trusting the creative process

Trusting the whatta?

The creative process.  I don’t know anyone (except for maybe Addie Zierman) who writes lovely first drafts, and that is just fine.  Freewrite, feedback, re-write, repeat: for me at least, this is the model of the creative process.  And every time I get to the “repeat” part, the draft is better.  If you can boil writing into a formula, that’s what mine looks like.  And then one magical day, the “feedback” part says, “Um, I like it as is,” and you’re done (until some agent tells you otherwise).

It’s bizarre.  Writing– this strange, mystical, spiritual experience– is somehow, for me, whittled into show up and write and then do it again.  After enough times, this clunky, staggering, unrealistic, forced, ridiculous draft turns into a piece of art.  I’m amazed by it.

I have not been writing fiction for long.  Fewer than five years actually.  So I am still in the dating stage with the creative process, still a little unsure that it will really work, uncertain that this formula really does add up.  I’ve spent the last four and half years watching it work (consistently!), and yet I still find myself doubting it.

Then I write another draft, and it is that much better than the last one, and I think in wonder, “It really is working!”

Just like any other relationship, I am learning to trust the creative process.  Show up, put in the effort, don’t get too attached, receive criticism, edit, edit, edit, edit, edit … and it will work.

I am posting this reminder TO MYSELF:

Jackie, KEEP GOING.  Write and keep an open dialogue with those who care about your project.  It will come together.  If it has come this far in 8 months, think of where it will be a year from now!  The creative process WORKS.  It can handle your doubt as long as you keep showing up.

Will you please leave me an encouraging comment?  I could sure use one right now.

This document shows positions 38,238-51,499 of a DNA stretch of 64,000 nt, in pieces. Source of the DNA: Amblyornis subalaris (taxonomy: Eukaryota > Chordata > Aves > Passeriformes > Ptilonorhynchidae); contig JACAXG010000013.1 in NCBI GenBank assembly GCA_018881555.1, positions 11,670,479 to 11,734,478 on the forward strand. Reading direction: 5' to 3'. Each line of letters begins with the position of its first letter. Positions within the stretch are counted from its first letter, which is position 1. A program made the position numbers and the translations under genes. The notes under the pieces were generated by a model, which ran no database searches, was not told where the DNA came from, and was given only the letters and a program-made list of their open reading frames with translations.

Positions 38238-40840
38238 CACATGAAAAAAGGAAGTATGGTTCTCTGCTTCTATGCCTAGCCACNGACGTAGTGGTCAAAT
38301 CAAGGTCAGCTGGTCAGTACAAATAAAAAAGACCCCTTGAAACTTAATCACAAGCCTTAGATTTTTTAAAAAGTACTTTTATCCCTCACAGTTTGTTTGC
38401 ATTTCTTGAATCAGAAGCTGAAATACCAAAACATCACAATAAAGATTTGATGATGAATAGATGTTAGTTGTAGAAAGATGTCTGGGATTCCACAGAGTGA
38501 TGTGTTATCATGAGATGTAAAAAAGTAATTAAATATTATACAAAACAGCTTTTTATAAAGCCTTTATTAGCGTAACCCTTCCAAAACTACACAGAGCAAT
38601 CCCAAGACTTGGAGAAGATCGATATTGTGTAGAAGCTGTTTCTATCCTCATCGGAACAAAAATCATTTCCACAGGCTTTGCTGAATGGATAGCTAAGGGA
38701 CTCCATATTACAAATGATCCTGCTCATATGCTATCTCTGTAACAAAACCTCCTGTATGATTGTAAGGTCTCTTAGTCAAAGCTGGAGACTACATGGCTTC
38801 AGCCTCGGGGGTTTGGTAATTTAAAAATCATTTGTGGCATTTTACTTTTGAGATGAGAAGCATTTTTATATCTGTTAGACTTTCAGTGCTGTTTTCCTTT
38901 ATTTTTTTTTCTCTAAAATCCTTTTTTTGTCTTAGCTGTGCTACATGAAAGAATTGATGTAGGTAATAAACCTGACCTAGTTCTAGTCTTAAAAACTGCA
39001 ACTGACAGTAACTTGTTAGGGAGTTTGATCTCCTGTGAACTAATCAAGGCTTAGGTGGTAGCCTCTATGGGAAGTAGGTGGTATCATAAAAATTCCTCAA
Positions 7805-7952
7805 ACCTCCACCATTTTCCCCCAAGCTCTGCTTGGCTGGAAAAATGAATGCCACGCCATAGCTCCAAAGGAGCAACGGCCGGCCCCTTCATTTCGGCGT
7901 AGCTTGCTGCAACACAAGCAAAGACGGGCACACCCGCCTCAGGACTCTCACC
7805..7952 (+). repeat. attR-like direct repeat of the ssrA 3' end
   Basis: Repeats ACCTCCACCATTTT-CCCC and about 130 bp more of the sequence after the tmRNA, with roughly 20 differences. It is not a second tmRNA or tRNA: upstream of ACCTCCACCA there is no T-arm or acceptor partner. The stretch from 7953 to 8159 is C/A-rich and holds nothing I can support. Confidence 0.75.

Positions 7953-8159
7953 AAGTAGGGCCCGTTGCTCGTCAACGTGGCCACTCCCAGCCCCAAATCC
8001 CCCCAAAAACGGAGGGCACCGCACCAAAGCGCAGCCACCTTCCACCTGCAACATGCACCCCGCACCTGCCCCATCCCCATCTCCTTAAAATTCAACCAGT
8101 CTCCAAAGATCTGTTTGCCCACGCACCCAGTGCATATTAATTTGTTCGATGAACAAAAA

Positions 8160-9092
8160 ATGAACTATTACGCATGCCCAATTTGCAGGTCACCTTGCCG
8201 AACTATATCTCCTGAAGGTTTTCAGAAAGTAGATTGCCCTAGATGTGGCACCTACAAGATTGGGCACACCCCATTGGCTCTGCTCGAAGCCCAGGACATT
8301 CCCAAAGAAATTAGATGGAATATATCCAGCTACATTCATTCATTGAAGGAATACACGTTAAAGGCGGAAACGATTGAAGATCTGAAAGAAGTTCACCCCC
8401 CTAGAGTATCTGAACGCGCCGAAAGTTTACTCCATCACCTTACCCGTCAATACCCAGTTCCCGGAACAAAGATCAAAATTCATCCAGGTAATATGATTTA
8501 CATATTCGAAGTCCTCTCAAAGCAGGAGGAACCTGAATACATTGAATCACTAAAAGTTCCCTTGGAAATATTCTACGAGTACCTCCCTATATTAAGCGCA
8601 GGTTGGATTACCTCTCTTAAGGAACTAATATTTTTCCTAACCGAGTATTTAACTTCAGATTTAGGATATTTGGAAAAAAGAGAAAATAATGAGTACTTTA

14 thoughts on “trusting the creative process

  1. Everything you’ve written is true……just keep believing it! I’ve found we really need to have “thick skin” in this whole writing game, as rejection is all part of it. Strange business, isn’t it? I think the key is to just forge ahead and don’t ever consider giving up!

  2. I’m surprised that you haven’t been writing fiction very long. I just finished reading your novel and loved it. You made me really care about all your characters. 🙂

    • Brienna, that is so sweet of you! I am so glad that you liked my characters. Sometimes I miss Gabe and Neely! I am hoping to revisit that novel this fall to do some major editing before resubmitting it to an agent.

      I have a first draft of a second novel, YA. In some ways, it has been easier to write, and in others, it is MUCH harder. There are some really hard themes in this new story, and it is actually breaking my heart to write it. I have been crying for two days. Ha!

  3. As a writer of nonfiction (e.g. scientific papers and talks), I can say the creative process (draft, revise, receive criticism, revise again, repeat) works for me too. It gets more interesting when, as is the case for me now, I am writing with collaborators.

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  7. As a composer, a writer of music, I’ll let you know that the creative process works there, too! Sometimes the hardest part is showing up… is wrestling with one stinking measure for a few hours before it finally comes together. When I first started composing, I sat in the comp. lab at the local college at which I attended for PSEO in high school and thought to myself, ‘I’d love doing this if only I could be good at it…’ At the time I was doing it only for assignments for my Music Theory classes. But now I’m a Music Comp. double major with Music Ed.! Part of my drive to continue came from this quote, which was painted on the wall in the comp. lab where I did my first actual composing: “Inspiration usually comes during work rather than before it.” – Madeleine L’Engle

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